Introducing Mendix, the market-leading Low-Code technology by Siemens

Mendix is a platform for developing high productivity business apps. Its power and agile workflow make it possible to deliver apps quickly.

Mendix is an easy-to-use, low-code application development platform, with few resources that enables apps to be launched on the market in days.

From business applications that help factories run smoothly, to simple, easy-to-use tools for internal use to save time and boost productivity. It is the only platform that allows developers and companies to create apps with that added value that is rarely achieved.

One of its main features is collaborative work, as the environment enables restriction-free teamwork. All interested parties, whether those dealing with the business side of things or developers, will be able to intuitively participate through the web portal. Furthermore, it enables effectively managing and developing projects thanks to its agile task management environment.

Building Apps with Mendix and MindSphere

Companies in the industrial sector are undergoing development and growth; therefore, they need to create apps to offer quick solutions to clients. The connection that Siemens offers between Mendix and MindSphere is a unique and incredibly powerful solution. It offers everything needed to drive innovation in the industry.

MindSphere is the cloud-based IoT open operating system, from Siemens. It has the ability to connect all equipment and systems, extract data and convert it into valuable information for any business. All this information is very important when it comes to decision-making.

The environment is native to the cloud, scalable and very easy to deploy in order for the app to be ready in minutes. The Mendix architecture is extremely robust, well-prepared to create any type of app and have it working to its full potential thanks to the flawless maintenance of its servers in the cloud.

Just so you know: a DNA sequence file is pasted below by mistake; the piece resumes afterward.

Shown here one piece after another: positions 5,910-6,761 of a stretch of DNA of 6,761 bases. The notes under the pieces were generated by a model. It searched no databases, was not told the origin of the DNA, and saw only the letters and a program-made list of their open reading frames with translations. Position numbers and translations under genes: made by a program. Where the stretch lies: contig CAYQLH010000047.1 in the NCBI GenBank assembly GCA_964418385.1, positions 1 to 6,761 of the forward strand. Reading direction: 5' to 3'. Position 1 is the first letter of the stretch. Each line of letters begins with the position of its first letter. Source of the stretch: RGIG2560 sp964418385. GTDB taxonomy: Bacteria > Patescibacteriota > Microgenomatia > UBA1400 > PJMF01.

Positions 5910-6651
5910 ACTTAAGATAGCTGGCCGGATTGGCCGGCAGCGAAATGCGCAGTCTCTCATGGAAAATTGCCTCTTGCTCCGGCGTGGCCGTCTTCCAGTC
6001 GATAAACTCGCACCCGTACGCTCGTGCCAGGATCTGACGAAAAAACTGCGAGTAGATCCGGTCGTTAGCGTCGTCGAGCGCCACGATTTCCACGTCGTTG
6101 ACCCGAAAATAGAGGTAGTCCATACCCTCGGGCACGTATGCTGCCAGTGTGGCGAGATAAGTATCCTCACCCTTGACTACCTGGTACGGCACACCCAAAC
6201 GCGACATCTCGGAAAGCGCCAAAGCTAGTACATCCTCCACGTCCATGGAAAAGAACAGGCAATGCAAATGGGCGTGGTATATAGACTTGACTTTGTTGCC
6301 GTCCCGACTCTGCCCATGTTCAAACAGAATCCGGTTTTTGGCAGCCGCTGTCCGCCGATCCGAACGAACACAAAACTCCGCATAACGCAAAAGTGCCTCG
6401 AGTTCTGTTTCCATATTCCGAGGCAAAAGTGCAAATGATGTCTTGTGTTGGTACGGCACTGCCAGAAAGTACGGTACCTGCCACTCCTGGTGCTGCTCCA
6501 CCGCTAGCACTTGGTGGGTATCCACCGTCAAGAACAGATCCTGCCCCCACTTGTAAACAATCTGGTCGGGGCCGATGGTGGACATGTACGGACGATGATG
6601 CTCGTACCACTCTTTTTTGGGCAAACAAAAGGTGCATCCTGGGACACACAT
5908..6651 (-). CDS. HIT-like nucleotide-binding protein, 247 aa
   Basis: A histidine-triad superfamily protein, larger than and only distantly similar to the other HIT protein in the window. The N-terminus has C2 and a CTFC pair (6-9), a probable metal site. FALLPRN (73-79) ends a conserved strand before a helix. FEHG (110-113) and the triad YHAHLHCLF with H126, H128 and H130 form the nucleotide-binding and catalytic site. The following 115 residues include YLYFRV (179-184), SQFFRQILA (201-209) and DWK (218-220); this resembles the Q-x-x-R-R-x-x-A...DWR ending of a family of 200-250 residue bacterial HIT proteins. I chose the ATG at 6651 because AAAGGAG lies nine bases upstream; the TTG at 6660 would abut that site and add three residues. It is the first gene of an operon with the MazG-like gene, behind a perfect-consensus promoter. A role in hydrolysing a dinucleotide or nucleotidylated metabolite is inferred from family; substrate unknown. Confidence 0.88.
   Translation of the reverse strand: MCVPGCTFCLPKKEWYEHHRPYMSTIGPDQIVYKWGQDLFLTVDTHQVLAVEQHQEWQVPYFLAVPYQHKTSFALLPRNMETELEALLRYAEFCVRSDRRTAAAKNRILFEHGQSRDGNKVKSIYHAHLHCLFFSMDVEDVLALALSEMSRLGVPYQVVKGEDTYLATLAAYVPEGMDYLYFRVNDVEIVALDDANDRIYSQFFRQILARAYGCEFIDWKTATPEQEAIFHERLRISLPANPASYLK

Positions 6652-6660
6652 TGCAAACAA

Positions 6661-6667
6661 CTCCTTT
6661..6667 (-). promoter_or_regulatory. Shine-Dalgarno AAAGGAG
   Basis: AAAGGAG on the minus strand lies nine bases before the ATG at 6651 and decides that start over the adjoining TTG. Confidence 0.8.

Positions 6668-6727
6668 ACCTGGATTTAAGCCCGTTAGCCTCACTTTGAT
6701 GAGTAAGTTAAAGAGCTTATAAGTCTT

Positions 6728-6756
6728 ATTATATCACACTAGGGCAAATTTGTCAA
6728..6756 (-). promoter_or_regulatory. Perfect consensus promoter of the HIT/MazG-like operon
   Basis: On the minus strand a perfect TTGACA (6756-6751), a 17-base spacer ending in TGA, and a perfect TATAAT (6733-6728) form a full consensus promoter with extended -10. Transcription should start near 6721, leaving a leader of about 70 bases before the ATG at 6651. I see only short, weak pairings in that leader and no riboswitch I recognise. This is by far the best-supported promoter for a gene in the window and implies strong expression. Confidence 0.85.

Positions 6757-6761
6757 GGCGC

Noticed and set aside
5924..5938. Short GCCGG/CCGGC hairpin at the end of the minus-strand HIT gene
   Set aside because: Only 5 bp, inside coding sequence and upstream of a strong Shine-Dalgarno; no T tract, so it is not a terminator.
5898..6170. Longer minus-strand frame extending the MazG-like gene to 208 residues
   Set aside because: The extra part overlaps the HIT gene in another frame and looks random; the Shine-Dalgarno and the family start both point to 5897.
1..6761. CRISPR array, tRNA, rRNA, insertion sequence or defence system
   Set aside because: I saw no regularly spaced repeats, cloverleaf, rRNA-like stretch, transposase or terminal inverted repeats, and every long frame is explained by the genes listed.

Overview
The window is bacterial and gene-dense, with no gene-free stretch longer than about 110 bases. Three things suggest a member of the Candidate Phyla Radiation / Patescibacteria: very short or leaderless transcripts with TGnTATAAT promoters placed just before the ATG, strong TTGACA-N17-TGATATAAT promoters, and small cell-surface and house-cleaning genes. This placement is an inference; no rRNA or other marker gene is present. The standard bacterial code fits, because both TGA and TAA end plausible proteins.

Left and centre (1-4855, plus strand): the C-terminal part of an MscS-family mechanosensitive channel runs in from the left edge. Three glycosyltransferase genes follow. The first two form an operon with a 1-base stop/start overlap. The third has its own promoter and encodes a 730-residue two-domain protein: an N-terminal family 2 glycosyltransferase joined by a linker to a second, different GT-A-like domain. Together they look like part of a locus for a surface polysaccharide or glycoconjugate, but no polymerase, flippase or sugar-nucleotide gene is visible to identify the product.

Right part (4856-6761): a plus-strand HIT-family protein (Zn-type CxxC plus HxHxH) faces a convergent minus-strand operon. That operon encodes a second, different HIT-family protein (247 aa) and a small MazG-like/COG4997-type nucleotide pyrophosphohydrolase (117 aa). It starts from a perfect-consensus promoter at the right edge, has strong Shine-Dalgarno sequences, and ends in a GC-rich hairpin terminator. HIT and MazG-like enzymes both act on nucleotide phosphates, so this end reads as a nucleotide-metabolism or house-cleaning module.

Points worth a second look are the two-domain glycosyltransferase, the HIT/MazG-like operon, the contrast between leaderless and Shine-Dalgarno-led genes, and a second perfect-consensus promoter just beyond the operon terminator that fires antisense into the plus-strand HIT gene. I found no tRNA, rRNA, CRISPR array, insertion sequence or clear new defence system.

Mendix enables automatically sharing all the models between the “Mendix Studio Pro” and “Mendix Studio” advanced development tool; the latter being a web portal which is geared towards the business side of things, that is much more visual and with features that are not so development-specific.

Also in SAP S/4HANA

Mendix is the only low-code platform that can run natively on the SAP S/4HANA data platform.

Apps are at the heart of business success. Mendix complements SAP solutions by providing organisations with the fastest and easiest way to develop apps that drive customer experience, employee engagement and operational efficiency.

Thanks to advanced data analysis and taking advantage of the capabilities of the in-memory database; it is the most highly-rated platform by SAP when working with SAP S/4HANA, SAP C / 4HANA, SAP ECC and SAP SuccessFactors.

At Sothis, we work alongside our clients on a daily basis to provide new technological solutions such as Mendix. For them, it is very easy to see early progress and accompany throughout the decision-making process, which is extremely convenient thanks to Mendix´s agile workflow.

Achieving the result that the client expects, in the right way and as quickly as possible, is our only objective.

The right to data portability

Derecho a la portabilidad de tus datos

The current legislation regarding data protection, the GDPR and LOPDGDD, introduced updates to your rights. Besides the recognised “Right to erasure”, there is the new “Right to data portability”, which we are going to explain in this article to clear up any doubts that may arise from the literal interpretation of the definition given by the GDPR.

Article 20 of the General Data Protection Regulation defines the right to transfer and recognises that the data subject shall have the right to receive the personal data concerning him or her, which he or she has provided to a controller, in a structured, commonly used and machine-readable format and have the right to transmit those data to another controller without hindrance from the controller to which the personal data have been provided.